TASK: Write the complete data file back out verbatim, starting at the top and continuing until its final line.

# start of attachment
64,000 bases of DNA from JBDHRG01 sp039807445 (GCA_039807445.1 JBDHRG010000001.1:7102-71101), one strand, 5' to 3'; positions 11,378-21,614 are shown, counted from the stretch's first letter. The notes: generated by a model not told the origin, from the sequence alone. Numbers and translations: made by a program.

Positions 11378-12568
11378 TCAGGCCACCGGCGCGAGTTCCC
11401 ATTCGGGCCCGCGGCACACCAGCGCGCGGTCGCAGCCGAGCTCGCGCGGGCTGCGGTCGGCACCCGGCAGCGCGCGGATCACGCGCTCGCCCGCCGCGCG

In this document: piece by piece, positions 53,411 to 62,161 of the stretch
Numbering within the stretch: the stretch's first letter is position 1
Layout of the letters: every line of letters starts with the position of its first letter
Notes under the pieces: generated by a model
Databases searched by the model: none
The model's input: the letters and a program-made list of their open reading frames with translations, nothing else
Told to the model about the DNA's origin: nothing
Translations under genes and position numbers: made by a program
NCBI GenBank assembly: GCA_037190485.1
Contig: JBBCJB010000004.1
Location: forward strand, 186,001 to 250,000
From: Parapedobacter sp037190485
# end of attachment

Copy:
64,000 bases of DNA from JBDHRG01 sp039807445 (GCA_039807445.1 JBDHRG010000001.1:7102-71101), one strand, 5' to 3'; positions 11,378-21,614 are shown, counted from the stretch's first letter. The notes: generated by a model not told the origin, from the sequence alone. Numbers and translations: made by a program.

Positions 11378-12568
11378 TCAGGCCACCGGCGCGAGTTCCC
11401 ATTCGGGCCCGCGGCACACCAGCGCGCGGTCGCAGCCGAGCTCGCGCGGGCTGCGGTCGGCACCCGGCAGCGCGCGGATCACGCGCTCGCCCGCCGCGCG

In this document: piece by piece, positions 53,411 to 62,161 of the stretch
Numbering within the stretch: the stretch's first letter is position 1
Layout of the letters: every line of letters starts with the position of its first letter
Notes under the pieces: generated by a model
Databases searched by the model: none
The model's input: the letters and a program-made list of their open reading frames with translations, nothing else
Told to the model about the DNA's origin: nothing
Translations under genes and position numbers: made by a program
NCBI GenBank assembly: GCA_037190485.1
Contig: JBBCJB010000004.1
Location: forward strand, 186,001 to 250,000
From: Parapedobacter sp037190485